|-
|                              ||  ||      Community    ||  Marcel de Gier    ||    NL    ||    Tijdingen (TIGG)
|-
| 2008 (treffen 23) ||  Paderborn (DE)  || rowspan="2" | Computer    ||    Mark Robert Wills  ||  UK      || rowspan="2" | Site: Planet 99
|-
|                          ||  ||                          Torben Anderson  ||    DK
|-
|                      ||      || rowspan="2" | Community    ||  Martin Zeddies    ||    D || rowspan="2" | Organising Treffen
|-
|                            ||                        ||  Jörg Kirstan   ||  D
|-
| 2009 (treffen 24) ||  Wenen (AT)    ||  Computer    ||    Filip van Vooren  ||  B    ||    Transfer Games
|-
|                    ||            ||    Community    ||    Kurt Radowitsch    ||  AT    ||    Organising Treffen
|-
| 2010 (treffen 25)  || Nottingham (UK) ||  Computer    ||    Gary Smith    ||      UK  ||    Design New Geneve
|-
|                    ||  ||                Community    ||  Trevor Stevens    ||    UK ||    Support TIUGUK
|-
| 2011 (treffen 26)  ||  Rome (IT)  ||  Computer  ||    Mark Roberts Wills ||  UK    ||    Turbo Forth Module
|-
|                  ||  ||              Community    ||  Ermanno Betori    ||    I    ||    Organising Treffen
|-
|                    ||  ||              Community  ||    Klaus Lukaschek   ||  AT    ||  Italian TI Group
|-
| 2012 (treffen 27) ||  Augsburg (DE)  || Computer    ||    Michael Zapf    ||    D    ||      MESS Development
|-
|                        ||  ||          Community    ||  Oliver Arnold    ||    D    ||    Organising Treffen
|-
|                        ||  ||          Community    ||  Ciro Barile ||  IT    ||    Italian TI Group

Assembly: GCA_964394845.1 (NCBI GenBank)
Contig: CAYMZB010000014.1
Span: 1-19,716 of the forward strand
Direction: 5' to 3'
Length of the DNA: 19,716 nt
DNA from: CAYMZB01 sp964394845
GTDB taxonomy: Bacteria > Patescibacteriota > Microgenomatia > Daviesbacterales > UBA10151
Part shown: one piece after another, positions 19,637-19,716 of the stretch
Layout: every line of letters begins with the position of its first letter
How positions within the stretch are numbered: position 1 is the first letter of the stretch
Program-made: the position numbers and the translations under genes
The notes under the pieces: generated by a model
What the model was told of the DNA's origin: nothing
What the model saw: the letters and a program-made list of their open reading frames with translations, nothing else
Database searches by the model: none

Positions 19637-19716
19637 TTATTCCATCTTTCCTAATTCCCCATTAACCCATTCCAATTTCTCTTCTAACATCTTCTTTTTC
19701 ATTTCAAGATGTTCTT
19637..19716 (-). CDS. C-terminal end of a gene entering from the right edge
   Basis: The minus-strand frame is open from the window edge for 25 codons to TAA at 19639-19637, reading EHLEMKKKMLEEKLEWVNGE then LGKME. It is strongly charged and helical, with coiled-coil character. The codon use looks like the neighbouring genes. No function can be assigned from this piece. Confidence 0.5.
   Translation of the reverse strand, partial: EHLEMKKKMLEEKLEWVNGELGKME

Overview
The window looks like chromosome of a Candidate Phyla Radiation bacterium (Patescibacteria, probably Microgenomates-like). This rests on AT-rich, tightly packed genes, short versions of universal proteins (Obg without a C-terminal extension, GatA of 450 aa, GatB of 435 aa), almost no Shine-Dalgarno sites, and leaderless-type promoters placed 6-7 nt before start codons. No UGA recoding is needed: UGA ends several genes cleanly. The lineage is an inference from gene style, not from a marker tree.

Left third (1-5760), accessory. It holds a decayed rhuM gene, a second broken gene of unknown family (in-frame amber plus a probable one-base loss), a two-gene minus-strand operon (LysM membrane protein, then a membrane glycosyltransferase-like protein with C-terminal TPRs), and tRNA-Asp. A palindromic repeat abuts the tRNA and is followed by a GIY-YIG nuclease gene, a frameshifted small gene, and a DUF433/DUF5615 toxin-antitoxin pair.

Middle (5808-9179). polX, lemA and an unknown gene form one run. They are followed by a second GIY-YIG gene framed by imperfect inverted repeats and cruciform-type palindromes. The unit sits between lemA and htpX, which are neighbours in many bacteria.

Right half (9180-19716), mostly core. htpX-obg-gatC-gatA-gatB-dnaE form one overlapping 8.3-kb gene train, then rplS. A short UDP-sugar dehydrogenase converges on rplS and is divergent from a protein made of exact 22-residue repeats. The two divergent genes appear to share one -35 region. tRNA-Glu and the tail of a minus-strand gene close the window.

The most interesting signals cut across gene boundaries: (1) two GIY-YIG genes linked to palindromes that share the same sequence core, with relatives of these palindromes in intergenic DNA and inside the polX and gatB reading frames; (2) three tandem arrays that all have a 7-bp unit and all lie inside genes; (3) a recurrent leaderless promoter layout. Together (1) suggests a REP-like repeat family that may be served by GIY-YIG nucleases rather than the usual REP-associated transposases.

|-
| 2013 (treffen 28)  || Eindhoven (NL) ||  Computer  ||    Fred Kaal      ||    NL    ||    Developing
|-
|                    ||  ||              Community    ||  Ronald Kalwij  ||    NL    ||    Years supporting TIGG
|}


Details courtesy of Google Translate from http://www.ti-99.nl/ema.php extracted December 2014.
Java: Tunnels of Doom Reboot (http://www.dreamcodex.com/todr.php) by Howard Kistler (with Kevin Kenney's agreement), also has a conversion tool to allow the older third party adventures to be converted.
 
Main gameplay was through the module, while game items- names, values, powers, graphics - were stored in the external databases and could be edited using verioud programs which were developed by third parties.
 
Although the Wizard character (or equivalent- the name could be amended)  had limited defence capacity, the base coding left a gap for the Wizard - or any other player- to have armour with a rating of up to 37.

Revision as of 15:30, 8 March 2019

TUNNELS OF DOOM

Tunnels of Doom was a 1982 module made by Texas Instruments for the TI99/4 computer and was created by Kevin Kenney. The module contained code which required the loading of game data from cassette or disk. A sample adventure was sold with the module on disk or tape but subsequent adventure databases were developed by individual users using back-engineered editor programs.

The module did not have an immediately playable game when you plugged it in, it required you to load a database from tape (slow) or from disk which was somewhat expensive (at the time) as costly peripherals were required which were not widely owned.

A UK computer game magazine was unimpressed and only gave the module three stars out of five, but it has proved popular with TI owners and has remained in play with quite a number of user written adventures being made available. The game has been so popular it has been recreated in java.

Java: Tunnels of Doom Reboot (http://www.dreamcodex.com/todr.php) by Howard Kistler (with Kevin Kenney's agreement), also has a conversion tool to allow the older third party adventures to be converted.

Main gameplay was through the module, while game items- names, values, powers, graphics - were stored in the external databases and could be edited using verioud programs which were developed by third parties.

Although the Wizard character (or equivalent- the name could be amended) had limited defence capacity, the base coding left a gap for the Wizard - or any other player- to have armour with a rating of up to 37.